Lakefront cabin for former UAW president part of federal investigation: report

A high-end lakefront cabin built for former United Auto Workers president Dennis Williams is part of a federal corruption investigation into the union, according to three sources cited by The Detroit News.

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Federal agents are trying to ascertain whether Detroit auto companies indirectly financed Williams' home at the UAW's Michigan resort. Even though the home is not owned by Williams, investigators want to know whether paying for the upkeep of the retreat center is a way to illegally steer money for Williams' benefit, according to The Detroit News.

"Importantly, the new cabin is, and always will be, the property of the UAW, and is not owned by Dennis Williams," UAW spokesman Brian Rothenberg wrote in an email to The Detroit News. "It is a permanent asset of the UAW's Black Lake Education Center."

Other retired UAW presidents have been provided with homes at Black Lake.

"Black Lake is a 50-year old facility that welcomes tens of thousands of UAW members and the public each year," Rothenberg wrote in an email to The News. "There were renovations to those facilities during President Williams' term of office done by UAW Black Lake employees who belong to the United Steelworkers union."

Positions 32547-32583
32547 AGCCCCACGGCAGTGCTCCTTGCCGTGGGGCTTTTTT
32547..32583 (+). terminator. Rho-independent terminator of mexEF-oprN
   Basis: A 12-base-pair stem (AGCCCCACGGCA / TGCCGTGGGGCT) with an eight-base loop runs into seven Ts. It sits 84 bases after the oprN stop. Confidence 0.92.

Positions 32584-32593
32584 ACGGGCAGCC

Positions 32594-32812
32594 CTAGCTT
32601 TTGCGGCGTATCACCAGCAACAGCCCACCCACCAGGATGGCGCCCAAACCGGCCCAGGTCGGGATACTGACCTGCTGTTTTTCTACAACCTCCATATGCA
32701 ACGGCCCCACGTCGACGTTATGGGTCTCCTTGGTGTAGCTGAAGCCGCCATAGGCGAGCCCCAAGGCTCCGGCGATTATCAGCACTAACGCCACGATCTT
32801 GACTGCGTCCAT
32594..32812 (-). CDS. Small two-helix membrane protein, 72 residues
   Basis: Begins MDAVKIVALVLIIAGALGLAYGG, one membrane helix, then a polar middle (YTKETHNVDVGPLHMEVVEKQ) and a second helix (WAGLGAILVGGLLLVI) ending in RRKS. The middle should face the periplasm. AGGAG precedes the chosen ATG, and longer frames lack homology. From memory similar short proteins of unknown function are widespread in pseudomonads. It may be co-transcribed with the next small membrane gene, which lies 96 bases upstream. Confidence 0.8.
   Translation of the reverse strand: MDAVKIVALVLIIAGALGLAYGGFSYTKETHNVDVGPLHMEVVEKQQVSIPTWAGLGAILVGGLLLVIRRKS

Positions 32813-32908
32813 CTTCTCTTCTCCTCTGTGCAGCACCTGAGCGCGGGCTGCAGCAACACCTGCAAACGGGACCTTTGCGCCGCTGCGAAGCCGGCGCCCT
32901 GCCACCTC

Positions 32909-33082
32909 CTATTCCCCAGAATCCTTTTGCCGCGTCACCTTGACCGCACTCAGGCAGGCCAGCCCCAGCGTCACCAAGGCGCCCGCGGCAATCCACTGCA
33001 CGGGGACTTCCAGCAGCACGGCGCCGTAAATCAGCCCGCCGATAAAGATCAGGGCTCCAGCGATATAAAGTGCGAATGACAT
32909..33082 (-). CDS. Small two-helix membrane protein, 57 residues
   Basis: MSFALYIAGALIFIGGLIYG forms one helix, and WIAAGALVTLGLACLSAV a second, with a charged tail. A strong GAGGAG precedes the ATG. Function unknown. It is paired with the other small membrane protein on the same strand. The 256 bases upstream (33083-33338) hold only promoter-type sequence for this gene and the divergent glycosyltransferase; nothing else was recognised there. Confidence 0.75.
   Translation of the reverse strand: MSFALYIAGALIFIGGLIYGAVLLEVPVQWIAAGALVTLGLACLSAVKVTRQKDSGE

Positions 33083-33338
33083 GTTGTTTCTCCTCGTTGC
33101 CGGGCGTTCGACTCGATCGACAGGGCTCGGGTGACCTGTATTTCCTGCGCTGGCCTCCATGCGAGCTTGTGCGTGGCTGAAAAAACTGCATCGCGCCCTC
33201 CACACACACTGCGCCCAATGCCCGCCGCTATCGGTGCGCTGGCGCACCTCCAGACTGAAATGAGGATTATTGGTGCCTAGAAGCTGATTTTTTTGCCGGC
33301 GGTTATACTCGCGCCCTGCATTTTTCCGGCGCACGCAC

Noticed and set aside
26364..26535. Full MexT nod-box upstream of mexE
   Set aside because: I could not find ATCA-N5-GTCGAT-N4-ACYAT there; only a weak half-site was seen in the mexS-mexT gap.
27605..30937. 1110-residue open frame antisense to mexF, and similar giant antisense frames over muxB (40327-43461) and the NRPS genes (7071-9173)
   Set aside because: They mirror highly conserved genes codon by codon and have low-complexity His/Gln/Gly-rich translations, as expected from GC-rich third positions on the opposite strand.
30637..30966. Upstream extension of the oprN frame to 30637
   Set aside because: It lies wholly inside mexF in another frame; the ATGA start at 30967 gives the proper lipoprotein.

TickerSecurityLastChangeChange %
GMGENERAL MOTORS COMPANY36.26+0.76+2.14%
FFORD MOTOR COMPANY9.07+0.25+2.83%
FCAUFIAT CHRYSLER AUTOMOBILES N.V.13.30+0.20+1.53%

The feds want to know whether money from any of the Detroit Three — General Motors, Ford and Fiat Chrysler — ended up padding the retreat center's budget with or without auto executives' knowledge, according to The Detroit News.

A team from the FBI, Internal Revenue Service and Labor Department raided the retreat on Aug. 28, the same day they raided the home of Gary Jones, the current UAW president.

Investigators have targeted a contractor who worked at the retreat with a grand jury subpoena, according to sources cited by The Detroit News.

The Williams home's design plan included granite counters, stainless-steel appliances, a wood-burning fireplace and hidden room concealed behind a bookcase, according to blueprints obtained by The Detroit News. The UAW finished construction on the home last fall.

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The corruption scandal comes as the 23-day strike by UAW members at GM has stalled production of 165,000 cars and trucks, passing the point at which the manufacturer could make up for lost volume, according to industry analysts.

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